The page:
Juris Free

 

Then, the FB group blitz. My poor followers. Their feeds must look like I’m a megalomaniac. Over 40 groups in one night, then roughly 15 more over the next few evenings. They were kind not to appear on my lawn with rage and torches.

I purchased a small bottle of Goldschlager (one of those tiny airplane bottles, I’m not a drinker), my favourite Victory Juice. Parked it next to my laptop on the kitchen table, and waited. I was only going to open it if I hit 10 free downloads.

Then this happened:

photo 1

Those little buggers are hard to open when you’re excited. I had to use my pliers.

3 days later, there wasn’t a bottle big enough to celebrate cracking an Amazon Top Ten list, and the Top 100 in Kindle Books:

photo 2

10 days later, here’s what the 4 months of work did for my Author rankings:

Author Central Stats Sci-Fi and Fantasy Ranking Scince fiction rankings

 

And here’s the total snapshot of Juris Lunence downloads, and what it did for To Drown in Sand (the little red lines at the bottom).

photo 3

 

Did I sell a lot of copies of To Drown in Sand? Not really, at least not yet.

Did I sell more than if I hadn’t written and promoted a free release? Yeh.

Did I climb through the Amazon algorithm and increase my Author ranking? You betcha.

Did I gain new readers, and get over 100,000 new people looking at my title? Yip!

Is Konrath and Truant and Platt right? Absolutely.

The conclusion is pretty much irrefutable, which is rare in this Grand Indie Game.

Free works as long as it’s quality. And anyone can make that happen.

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Of Evolving Covers, Convergence, and How Lucky I Was To Meet Dylan.

Large things start small. Like seeds in the dark. I met Dylan Edwards in Grade Eight. He had hand-drawn comics spilling out of his saxophone case that I handed back to him. Talk about epic moments in time. We were the two biggest nerds consistently from then until we graduated. Nerd legends for our hobbies, interests, and isolation. We were instant brothers, kin in suffering the glacial pressures of growing through adolescence.

We started a comic company in grade nine; and we were the guys play-testing our Zombie Apocalypse role-playing game in study hall during exams. We rolled our eyes and ignored the jibes of the typical detractors through it all, with eyes locked on one another; that precious psychic bond of survival. He went on to become one of the best fathers I’ve ever been privileged to know, and the best friend a man could ever wish for.

He also became an incredible artist. Despite my constant, frantic texts, emails, mistakes, dysfunctional uploads, and endless problems, he remains, as always, stoically patient, and everwise. And waiting for his new cover drafts is better than Christmas. His idea for the cover for my new prequel short story, Juris Lunence, blew me away.

Here’s the first draft:

 

Juris cover 1 draft

 

And the final version:

 

Juris 2nd draft covr

 

Once you’ve read the story, I think you’ll get just how awesome this image really is. At least, it flattens me pretty effectively. Crazy to think how small things like me grabbing a dropped piece of drawing can turn into such things. Reminds me to keep looking for them.

Juris Lunence is available for free on Kobo, and, as soon as enough people tell amazon they are being undersold, free on Kindle as well.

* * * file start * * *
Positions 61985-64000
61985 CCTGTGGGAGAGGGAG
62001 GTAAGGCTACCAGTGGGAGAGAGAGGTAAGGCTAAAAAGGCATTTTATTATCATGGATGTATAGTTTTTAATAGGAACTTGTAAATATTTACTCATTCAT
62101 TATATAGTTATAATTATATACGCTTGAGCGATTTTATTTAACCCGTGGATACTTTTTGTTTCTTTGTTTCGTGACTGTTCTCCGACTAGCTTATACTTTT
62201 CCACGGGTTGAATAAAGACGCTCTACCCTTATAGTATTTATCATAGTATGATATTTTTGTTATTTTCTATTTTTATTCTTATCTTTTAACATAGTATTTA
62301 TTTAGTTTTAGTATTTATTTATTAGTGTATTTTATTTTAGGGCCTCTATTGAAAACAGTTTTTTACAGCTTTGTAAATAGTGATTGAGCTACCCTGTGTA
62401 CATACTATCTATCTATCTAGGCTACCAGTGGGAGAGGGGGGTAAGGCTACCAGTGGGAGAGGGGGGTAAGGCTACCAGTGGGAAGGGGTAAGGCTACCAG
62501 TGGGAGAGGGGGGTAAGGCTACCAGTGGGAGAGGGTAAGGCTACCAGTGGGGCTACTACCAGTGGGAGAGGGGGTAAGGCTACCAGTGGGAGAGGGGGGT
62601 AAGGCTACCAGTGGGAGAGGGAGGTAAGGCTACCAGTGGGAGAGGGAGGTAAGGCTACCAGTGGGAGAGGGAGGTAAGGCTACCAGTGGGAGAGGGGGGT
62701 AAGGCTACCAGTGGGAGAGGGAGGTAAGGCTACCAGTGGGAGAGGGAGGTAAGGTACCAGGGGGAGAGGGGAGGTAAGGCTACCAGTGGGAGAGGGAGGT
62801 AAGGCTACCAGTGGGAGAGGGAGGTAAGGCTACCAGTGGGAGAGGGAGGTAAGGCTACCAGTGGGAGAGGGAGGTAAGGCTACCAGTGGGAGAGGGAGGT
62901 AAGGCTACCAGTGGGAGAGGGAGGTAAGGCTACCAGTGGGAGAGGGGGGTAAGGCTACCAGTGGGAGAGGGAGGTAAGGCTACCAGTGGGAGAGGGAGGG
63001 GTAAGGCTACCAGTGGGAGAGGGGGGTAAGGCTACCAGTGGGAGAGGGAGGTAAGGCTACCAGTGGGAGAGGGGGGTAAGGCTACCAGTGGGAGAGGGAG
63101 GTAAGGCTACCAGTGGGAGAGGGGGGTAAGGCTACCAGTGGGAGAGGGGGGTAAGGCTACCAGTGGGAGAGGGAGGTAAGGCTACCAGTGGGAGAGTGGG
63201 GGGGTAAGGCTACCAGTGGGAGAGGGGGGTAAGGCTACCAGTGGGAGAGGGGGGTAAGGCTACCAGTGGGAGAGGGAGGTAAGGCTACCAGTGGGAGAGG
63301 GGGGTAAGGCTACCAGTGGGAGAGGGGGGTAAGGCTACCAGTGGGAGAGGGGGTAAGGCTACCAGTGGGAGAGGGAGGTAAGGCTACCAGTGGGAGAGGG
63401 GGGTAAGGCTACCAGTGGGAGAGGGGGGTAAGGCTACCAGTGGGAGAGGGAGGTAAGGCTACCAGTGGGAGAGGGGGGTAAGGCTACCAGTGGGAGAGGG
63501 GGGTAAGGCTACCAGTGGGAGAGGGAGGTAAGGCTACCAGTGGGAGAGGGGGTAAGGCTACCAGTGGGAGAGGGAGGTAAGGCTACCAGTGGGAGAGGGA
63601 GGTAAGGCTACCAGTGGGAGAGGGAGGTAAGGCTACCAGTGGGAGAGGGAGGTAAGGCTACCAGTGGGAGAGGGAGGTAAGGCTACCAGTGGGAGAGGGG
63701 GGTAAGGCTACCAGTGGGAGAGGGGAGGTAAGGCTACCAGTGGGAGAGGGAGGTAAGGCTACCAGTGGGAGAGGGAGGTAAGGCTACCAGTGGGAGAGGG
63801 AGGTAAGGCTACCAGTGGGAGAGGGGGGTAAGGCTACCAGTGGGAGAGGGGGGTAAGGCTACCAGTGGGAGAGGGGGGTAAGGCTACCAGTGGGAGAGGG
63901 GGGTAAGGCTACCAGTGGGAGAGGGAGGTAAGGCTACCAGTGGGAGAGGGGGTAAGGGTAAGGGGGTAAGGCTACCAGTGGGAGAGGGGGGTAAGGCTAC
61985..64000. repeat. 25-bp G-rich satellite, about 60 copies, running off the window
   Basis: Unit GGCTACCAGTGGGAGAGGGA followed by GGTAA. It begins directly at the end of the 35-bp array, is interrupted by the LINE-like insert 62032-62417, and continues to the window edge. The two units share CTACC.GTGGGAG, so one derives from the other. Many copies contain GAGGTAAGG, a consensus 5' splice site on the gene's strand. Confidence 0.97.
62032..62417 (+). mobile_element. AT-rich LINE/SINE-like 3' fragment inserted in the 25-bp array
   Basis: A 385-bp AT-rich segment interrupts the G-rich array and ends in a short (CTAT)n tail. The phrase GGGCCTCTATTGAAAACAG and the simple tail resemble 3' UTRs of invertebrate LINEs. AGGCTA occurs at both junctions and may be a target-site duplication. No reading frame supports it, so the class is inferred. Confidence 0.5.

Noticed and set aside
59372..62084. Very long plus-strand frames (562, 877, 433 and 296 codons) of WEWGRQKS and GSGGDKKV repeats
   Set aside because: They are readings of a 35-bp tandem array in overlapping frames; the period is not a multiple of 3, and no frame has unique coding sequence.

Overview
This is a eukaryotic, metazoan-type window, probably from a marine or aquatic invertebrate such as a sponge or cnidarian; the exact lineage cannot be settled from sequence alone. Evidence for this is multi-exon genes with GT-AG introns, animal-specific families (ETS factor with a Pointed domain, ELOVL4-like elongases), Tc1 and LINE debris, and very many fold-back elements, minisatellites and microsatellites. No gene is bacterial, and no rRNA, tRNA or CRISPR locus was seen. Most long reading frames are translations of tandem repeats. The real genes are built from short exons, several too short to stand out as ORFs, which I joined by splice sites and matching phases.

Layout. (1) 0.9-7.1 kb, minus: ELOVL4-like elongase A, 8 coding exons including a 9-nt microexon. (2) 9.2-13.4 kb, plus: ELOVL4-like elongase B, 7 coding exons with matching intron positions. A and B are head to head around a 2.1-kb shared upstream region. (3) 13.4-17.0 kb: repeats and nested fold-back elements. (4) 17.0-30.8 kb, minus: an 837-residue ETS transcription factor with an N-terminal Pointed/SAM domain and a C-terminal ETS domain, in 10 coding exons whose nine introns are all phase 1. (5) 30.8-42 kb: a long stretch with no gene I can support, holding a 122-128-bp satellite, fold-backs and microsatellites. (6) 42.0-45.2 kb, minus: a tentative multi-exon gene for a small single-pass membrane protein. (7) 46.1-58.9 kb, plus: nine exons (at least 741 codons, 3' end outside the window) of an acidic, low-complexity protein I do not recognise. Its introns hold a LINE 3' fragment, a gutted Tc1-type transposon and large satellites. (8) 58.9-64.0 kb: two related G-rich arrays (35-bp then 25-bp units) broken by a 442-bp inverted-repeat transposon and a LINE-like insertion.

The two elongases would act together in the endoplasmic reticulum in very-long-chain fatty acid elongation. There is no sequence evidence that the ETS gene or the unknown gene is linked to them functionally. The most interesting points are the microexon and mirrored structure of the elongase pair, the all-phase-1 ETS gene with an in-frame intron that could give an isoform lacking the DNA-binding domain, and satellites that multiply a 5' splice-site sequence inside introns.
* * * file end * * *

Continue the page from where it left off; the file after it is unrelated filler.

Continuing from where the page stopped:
~B.

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Just a quick mo’…

Just popping in to provide the means to acquire a professionally edited, reasonably well-written, and ABSOLUTELY FREE  story about a fantastic character.

http://store.kobobooks.com/en-CA/ebook/juris-lunence

 

Juris 2nd draft covr

 

There. I’m done. Please return to your awesome day.

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Red Pen-marks are not scars on the soul.

Juris Lunence just went live yesterday. It’s the origin story of one of my favourite characters in To Drown in Sand, mainly because when he stepped on stage in my mind, I had no idea who he was. Then he started doing Very Awesome Things, and became a lynchpin plot figure for the climax of the novel.

Juris marks the first time I’ve gone beyond Beta and self-editing, and it shows. My amazing editor, Chad Horton, graciously offered to edit for me pro bono. His warnings were clear:

“I will be merciless.”

And, thank the Saints, he was.

This is what I got back,over a very nice lunch.

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What surprised me, though, was that no tears fell onto my Fish and Chip dinner.

Instead, I was more excited than ever before. He had magically taken my work, sensed exactly what I was trying to do with it, and pushed me back to tweak the language and structure. I learned so much from rewriting Juris that I shudder to think what it would have become without him.

Yes, there were rewrites and revisions afterwards. Typos caught and created, little mice to chase through the pages. But the PLAN was clear.

 

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It wasn’t like before. No doubt-filled story arcs and soul-squashing plot questions. I had a plan; a highway, with signs, little yellow marker-bars, and a destination. And I saw the difference in the end result between this story and other stuff. Not that it wasn’t good writing; I really think it stands up.

But not as pain-free as having a qualified eye take my work out of the jar that is my head, and look at it through the microscope of the objective reader.

Thus, my new rule.

Get It Edited.

I was editing before, but not in the way that created the separation required. It’s a lesson I’m ecstatic to learn, especially as an Indie.  Call it a corner in the path, I guess.

Nice view from here onward.